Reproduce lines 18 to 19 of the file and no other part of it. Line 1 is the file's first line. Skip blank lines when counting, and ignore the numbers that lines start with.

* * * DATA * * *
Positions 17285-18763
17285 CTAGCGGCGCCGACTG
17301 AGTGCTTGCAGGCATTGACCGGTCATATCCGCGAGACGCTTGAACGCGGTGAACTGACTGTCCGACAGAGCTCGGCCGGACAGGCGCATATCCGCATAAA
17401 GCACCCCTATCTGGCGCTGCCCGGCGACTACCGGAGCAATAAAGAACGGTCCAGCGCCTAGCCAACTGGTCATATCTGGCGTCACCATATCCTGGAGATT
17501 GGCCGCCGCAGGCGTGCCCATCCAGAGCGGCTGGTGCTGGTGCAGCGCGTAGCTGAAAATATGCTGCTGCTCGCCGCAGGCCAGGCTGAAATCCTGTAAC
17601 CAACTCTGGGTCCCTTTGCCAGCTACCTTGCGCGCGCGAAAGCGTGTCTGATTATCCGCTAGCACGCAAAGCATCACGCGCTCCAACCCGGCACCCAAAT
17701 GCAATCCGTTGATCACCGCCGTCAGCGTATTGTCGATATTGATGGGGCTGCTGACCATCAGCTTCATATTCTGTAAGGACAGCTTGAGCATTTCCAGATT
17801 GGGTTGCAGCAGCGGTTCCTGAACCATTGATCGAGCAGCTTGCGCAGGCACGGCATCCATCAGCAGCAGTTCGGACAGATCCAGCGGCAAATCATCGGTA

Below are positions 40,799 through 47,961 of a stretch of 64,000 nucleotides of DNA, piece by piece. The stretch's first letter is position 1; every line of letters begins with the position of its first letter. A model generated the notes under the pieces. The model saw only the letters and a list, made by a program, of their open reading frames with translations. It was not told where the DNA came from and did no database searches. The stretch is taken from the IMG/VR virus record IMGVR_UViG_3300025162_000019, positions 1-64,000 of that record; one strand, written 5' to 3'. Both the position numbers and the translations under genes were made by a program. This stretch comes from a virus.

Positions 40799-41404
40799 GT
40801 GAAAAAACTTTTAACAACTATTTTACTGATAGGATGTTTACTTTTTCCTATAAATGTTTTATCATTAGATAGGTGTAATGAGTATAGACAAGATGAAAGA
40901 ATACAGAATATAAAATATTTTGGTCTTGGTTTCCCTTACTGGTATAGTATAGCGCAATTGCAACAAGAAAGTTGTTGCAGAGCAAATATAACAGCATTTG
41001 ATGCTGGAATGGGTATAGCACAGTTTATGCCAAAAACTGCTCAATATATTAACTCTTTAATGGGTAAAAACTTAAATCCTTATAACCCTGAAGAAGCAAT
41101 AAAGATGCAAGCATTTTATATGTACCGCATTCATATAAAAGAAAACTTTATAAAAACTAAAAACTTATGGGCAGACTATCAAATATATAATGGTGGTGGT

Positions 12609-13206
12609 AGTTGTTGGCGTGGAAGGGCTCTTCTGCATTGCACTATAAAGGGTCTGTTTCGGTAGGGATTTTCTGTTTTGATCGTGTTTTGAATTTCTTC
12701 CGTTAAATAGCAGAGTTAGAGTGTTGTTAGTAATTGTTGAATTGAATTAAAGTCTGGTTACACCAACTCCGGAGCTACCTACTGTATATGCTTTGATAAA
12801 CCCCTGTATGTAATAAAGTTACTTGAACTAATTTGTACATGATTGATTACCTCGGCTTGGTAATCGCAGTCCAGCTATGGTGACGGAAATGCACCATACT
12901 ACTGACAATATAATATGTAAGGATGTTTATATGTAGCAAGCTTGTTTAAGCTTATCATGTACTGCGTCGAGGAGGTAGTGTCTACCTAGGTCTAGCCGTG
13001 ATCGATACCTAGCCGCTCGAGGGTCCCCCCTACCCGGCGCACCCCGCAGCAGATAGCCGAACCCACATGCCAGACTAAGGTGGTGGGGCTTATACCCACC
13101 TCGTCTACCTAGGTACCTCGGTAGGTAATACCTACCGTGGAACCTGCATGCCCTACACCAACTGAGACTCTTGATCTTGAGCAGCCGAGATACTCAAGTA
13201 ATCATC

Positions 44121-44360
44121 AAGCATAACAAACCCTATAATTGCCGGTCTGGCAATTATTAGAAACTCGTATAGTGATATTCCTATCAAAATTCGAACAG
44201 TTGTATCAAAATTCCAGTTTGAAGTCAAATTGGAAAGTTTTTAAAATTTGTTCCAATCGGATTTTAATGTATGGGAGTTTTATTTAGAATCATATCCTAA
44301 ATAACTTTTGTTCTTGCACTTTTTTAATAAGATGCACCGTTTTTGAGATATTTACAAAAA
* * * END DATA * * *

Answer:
12701 CGTTAAATAGCAGAGTTAGAGTGTTGTTAGTAATTGTTGAATTGAATTAAAGTCTGGTTACACCAACTCCGGAGCTACCTACTGTATATGCTTTGATAAA
12801 CCCCTGTATGTAATAAAGTTACTTGAACTAATTTGTACATGATTGATTACCTCGGCTTGGTAATCGCAGTCCAGCTATGGTGACGGAAATGCACCATACT